A New (and Surprising) Service Animal for Boy with Ataxia-Telangiectasia

January 1, 2016

A second-grade classroom in Alaska has a very unique teacher’s aide: a 250-pound miniature horse.

Gwendolyn, a 32-inch-tall service horse, currently stands alongside student Zaiden Beattie part-time at Winterberry Charter School in College Gate, Alaska.

Like a more common service dog, Gwendolyn stays at Zaiden’s side to get through everyday tasks. The seven-year-old has a rare disease called ataxia-telangiectasia, a neurodegenerative disease he’s had since birth.

As Zaiden’s condition slowly worsens with age — it can cause him to lose muscular funtion and coordination as his cerebellum is affected — Gwendolyn will be at his side to help him if he stumbles.

As an added benefit, the mini horse serves to keep the children in Kristen Seiff’s class at Winterberry Charter School in line, the Alaska Dispatch News reports.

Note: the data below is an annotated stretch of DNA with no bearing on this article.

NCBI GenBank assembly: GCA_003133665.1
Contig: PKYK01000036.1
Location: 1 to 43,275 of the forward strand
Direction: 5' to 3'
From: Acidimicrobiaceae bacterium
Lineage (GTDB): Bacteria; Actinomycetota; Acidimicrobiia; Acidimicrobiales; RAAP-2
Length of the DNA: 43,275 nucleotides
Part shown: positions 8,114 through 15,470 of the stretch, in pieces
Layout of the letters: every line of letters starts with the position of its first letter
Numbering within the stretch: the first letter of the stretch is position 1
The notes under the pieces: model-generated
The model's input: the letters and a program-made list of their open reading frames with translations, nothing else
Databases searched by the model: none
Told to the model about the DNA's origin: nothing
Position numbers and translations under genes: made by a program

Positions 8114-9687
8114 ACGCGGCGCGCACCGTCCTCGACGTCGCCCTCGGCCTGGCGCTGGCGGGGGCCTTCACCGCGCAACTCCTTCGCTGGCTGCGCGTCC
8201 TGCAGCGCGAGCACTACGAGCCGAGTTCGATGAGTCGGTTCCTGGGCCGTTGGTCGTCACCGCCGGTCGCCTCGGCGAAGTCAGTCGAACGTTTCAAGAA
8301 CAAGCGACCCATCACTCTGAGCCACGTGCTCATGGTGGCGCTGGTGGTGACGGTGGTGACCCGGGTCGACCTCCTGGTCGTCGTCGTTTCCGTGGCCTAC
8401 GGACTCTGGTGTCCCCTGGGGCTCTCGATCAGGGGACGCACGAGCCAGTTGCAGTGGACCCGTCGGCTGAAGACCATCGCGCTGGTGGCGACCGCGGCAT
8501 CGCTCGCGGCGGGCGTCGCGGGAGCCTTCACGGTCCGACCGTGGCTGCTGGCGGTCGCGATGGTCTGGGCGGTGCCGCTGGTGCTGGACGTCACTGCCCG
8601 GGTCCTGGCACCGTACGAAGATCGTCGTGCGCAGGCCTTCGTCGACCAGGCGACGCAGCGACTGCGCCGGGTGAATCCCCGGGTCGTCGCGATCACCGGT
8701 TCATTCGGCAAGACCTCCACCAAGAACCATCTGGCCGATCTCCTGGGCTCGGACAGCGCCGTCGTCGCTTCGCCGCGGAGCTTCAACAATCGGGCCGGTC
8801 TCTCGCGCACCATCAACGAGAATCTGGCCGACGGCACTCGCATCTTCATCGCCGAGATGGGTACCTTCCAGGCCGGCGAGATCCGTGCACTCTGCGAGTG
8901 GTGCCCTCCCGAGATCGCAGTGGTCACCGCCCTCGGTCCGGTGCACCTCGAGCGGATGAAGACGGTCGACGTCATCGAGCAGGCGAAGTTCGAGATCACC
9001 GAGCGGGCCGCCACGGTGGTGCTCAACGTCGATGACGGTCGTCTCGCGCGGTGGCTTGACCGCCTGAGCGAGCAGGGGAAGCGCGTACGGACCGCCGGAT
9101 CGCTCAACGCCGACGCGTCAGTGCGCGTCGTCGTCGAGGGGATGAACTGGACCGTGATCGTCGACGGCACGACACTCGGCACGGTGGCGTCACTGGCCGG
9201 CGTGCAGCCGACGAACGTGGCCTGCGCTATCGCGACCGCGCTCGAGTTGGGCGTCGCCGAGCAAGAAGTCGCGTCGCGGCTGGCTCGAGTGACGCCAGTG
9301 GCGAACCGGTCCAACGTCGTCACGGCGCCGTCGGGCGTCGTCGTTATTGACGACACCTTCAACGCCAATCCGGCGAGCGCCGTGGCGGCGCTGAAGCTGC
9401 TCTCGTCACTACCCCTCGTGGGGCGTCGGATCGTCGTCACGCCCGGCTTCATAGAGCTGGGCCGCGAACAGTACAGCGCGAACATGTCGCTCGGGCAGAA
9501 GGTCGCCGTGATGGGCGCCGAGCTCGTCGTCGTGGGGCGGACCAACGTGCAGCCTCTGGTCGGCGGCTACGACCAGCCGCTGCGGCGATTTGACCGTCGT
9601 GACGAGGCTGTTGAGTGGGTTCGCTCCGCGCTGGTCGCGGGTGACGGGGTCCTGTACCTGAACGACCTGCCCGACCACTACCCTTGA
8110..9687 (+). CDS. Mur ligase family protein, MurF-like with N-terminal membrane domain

Gwendolyn showed up for the first time last Thursday much to the shock and excitement of the students.

“Kids will come and ask me if she’s real,” Lesley Zacharias, Zaiden’s mother, told ADN.

Students at Winterberry will progress through the grades together and keep Seiff as their teacher because of the school’s unique curriculum style.

So, Seiff said, they’ll have no choice but to get used to Gwendolyn as she joins them more and more each day in the classroom and at the playground.

“We’re a community and everyone is different and everyone has gifts and talents and everyone has problems,” Seiff said. “So Gwen is just going to fit right in.”

Doctors diagnosed Zaiden when he was just two years old. Zacharias, who works with horses professionally, said she had to figure out how cram 80 years into the 20 that doctors say her son has to live.

The family purchased Gwendolyn in Minnesota and brought her back, pregnant, in a cheap van they bought for the task.

Zaiden first had Gwendolyn’s colt, Zoe, as a service horse. However, Zoe grew too tall and Gwendolyn eventually took over. Now the two horses live together in Zacharias’ backyard.

“I think any parent with a kid with a terminal illness is going to do what they can to make their (child’s) life as great as they possibly can,” she said. “And this is in my wheelhouse. So that’s kind of why I went down this road.”

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